1For English data, a negation should precede a word, in

or-der for the corresponding link to be a different-orientation link.

not explicitly incorporated, we can manually deter-mine two thresholds that define respectively the pos-itive/neutral and negative/neutral boundaries. For the semantic orientations of phrasal expressions, however, it is impractical to manually determine the thresholds for each of the numerous adjectives. Therefore, we have to incorporate the neutral class using the Potts model.

For some adjectives, the semantic orientation is constant regardless of the nouns. We need not use the Potts model for those unambiguous adjectives. We thus propose the following two-step classifica-tion procedure for a given noun-adjective pair < n, a >.

1. if the semantic orientation of all the instances withainLisc, then classify< n, a >intoc.

2. otherwise, use the Potts model.

We can also construct a probability model for each noun to deal with unseen adjectives. However, we focus on the unseen nouns in this paper, because our dataset has many more nouns than adjectives.

4.3 Hyper-parameter Prediction

The performance of the proposed method largely de-pends on the value of hyper-parameterβ. In order to make the method more practical, we propose a cri-terion for determining its value.

Takamura et al. (2005) proposed two kinds of cri-teria. One of the two criteria is an approximated leave-one-out error rate and can be used only when a large labeled dataset is available. The other is a no-tion from statistical physics, that is, magnetizano-tion:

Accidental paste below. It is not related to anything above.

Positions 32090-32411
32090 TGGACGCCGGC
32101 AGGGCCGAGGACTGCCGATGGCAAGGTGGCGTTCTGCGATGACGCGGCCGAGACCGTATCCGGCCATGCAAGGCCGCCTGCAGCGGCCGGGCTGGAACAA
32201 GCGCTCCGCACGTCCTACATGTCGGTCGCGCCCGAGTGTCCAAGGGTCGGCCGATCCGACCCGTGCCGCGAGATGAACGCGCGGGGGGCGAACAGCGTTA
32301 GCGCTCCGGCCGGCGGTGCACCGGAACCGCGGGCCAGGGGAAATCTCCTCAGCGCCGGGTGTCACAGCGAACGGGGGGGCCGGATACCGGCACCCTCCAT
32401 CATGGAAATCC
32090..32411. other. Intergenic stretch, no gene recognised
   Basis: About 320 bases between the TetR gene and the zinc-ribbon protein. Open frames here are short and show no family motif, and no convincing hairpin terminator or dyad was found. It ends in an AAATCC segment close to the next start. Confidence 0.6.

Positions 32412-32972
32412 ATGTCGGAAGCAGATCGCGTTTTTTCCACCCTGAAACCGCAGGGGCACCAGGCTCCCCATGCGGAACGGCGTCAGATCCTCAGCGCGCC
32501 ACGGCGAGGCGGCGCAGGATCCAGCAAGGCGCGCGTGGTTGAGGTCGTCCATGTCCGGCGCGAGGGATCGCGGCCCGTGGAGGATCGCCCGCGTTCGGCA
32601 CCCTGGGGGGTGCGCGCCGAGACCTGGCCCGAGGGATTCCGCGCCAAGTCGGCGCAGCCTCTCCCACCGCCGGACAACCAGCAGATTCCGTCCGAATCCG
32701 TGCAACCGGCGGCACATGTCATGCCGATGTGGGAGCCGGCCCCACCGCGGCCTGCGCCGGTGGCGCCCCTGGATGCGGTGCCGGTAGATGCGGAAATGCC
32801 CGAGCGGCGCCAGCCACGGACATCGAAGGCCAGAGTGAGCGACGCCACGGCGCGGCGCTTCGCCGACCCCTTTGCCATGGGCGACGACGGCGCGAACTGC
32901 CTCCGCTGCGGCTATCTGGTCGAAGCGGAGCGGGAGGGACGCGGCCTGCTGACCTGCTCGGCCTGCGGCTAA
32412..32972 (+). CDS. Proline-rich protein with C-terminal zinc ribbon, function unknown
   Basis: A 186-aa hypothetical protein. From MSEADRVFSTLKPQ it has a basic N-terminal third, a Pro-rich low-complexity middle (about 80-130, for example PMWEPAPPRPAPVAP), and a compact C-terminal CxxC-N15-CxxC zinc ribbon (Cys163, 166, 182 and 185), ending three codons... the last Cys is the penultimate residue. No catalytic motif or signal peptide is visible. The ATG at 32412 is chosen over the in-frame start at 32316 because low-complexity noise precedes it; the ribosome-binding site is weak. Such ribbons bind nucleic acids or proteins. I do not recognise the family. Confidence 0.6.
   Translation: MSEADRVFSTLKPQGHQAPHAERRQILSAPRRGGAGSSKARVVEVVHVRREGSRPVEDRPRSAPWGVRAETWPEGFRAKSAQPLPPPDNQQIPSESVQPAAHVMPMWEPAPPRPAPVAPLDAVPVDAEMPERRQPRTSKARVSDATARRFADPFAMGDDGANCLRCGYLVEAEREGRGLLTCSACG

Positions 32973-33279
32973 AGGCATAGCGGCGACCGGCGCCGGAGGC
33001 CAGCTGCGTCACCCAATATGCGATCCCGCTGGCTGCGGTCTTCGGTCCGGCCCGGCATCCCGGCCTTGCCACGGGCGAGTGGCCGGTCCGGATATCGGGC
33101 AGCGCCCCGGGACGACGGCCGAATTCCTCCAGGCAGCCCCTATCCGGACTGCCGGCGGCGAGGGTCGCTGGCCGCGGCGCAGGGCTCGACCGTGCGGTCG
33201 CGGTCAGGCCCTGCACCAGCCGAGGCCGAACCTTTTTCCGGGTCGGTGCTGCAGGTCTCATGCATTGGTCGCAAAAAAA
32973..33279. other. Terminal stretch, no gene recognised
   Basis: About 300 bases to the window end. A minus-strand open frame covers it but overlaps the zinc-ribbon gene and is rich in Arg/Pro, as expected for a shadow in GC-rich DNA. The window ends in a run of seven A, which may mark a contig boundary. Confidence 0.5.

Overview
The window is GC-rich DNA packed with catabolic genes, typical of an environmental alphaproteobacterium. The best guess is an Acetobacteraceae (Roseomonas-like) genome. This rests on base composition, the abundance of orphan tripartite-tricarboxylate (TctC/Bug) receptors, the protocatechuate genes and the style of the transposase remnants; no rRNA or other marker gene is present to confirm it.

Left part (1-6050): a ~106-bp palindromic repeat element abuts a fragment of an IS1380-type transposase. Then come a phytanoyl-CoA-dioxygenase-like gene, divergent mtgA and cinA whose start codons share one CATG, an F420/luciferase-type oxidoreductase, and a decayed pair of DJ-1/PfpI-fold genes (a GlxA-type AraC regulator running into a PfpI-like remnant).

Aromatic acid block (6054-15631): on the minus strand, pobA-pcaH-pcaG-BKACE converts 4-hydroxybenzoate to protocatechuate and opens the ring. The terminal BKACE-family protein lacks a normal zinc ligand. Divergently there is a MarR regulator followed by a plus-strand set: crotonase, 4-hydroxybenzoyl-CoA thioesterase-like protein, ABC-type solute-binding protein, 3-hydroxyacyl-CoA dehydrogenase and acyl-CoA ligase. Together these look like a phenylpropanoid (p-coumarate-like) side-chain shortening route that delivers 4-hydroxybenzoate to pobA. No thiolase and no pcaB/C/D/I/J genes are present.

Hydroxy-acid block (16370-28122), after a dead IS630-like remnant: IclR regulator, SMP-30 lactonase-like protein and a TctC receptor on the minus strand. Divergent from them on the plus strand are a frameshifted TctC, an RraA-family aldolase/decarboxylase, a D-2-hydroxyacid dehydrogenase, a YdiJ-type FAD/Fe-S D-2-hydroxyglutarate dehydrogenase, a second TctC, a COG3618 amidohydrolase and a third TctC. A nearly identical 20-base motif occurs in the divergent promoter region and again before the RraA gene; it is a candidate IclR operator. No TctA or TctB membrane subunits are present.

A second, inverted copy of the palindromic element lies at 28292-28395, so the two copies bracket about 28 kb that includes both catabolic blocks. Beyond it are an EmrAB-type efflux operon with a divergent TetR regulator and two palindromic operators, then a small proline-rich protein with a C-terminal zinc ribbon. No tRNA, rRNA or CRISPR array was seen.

m = X

i

¯

xi/N. (7)

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Therefore, they calculate values ofm with several different values ofβand select the value just before the phase transition.

Since we cannot expect a large labeled dataset to be available for each adjective, we use not the approximated leave-one-out error rate, but the magnetization-like criterion. However, the magne-tization above is defined for the Ising model. We therefore consider that the phase transition has oc-curred, if a certain classc begins to be favored all over the system. In practice, when the maximum of the spatial averages of the approximated probabil-ities maxcPiρi(c)/N exceeds a threshold during increasing β, we consider that the phase transition has occurred. We select the value ofβ slightly be-fore the phase transition.

4.4 Enlarging Seed Word Set

We usually have only a few seed words for a given adjective. Enlarging the set of seed words will in-crease the classification performance. Therefore, we automatically classify unlabeled pairs by means of an existing method and use the classified instances as seeds.

As an existing classifier, we use LVM. Their model can classify instances that consist of a seen noun and a seen adjective, but are unseen as a pair. Although we could classify and use all the nouns that appeared in the training data (with an adjective which is different from the given one), we do not adopt such an alternative, because it will incorporate even non-collocating pairs such as “green+idea” into seeds, resulting in possible degradation of classifi-cation performance. Therefore, we sample unseen pairs consisting of a seen noun and a seen adjective from a corpus, classify the pairs with the latent vari-able model, and add them to the seed set. The en-larged seed set consists of pairs used in newspaper articles and does not include non-collocating pairs.